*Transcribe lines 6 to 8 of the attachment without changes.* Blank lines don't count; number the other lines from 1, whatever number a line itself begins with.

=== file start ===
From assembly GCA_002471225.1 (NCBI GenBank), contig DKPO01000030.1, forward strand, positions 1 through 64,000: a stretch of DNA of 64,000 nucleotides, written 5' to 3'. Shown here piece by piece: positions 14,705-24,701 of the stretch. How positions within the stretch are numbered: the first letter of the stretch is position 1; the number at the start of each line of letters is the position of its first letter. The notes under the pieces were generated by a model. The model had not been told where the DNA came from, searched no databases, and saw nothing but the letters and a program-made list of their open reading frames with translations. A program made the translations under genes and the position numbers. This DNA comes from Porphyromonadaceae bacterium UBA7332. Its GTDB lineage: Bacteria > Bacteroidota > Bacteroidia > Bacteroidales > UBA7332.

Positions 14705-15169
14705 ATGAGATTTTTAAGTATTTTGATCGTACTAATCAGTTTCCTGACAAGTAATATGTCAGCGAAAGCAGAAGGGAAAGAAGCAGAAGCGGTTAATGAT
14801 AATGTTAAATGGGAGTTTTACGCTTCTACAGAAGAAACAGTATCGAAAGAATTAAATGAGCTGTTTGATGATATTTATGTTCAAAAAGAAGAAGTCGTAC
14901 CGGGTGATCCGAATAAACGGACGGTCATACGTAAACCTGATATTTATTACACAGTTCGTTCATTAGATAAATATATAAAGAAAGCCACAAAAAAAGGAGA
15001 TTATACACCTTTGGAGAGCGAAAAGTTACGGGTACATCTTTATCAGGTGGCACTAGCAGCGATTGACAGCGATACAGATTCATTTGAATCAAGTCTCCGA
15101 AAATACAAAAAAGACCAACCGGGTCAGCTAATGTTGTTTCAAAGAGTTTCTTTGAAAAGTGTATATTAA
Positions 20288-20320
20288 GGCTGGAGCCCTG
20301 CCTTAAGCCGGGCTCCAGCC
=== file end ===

15001 TTATACACCTTTGGAGAGCGAAAAGTTACGGGTACATCTTTATCAGGTGGCACTAGCAGCGATTGACAGCGATACAGATTCATTTGAATCAAGTCTCCGA
15101 AAATACAAAAAAGACCAACCGGGTCAGCTAATGTTGTTTCAAAGAGTTTCTTTGAAAAGTGTATATTAA
Positions 20288-20320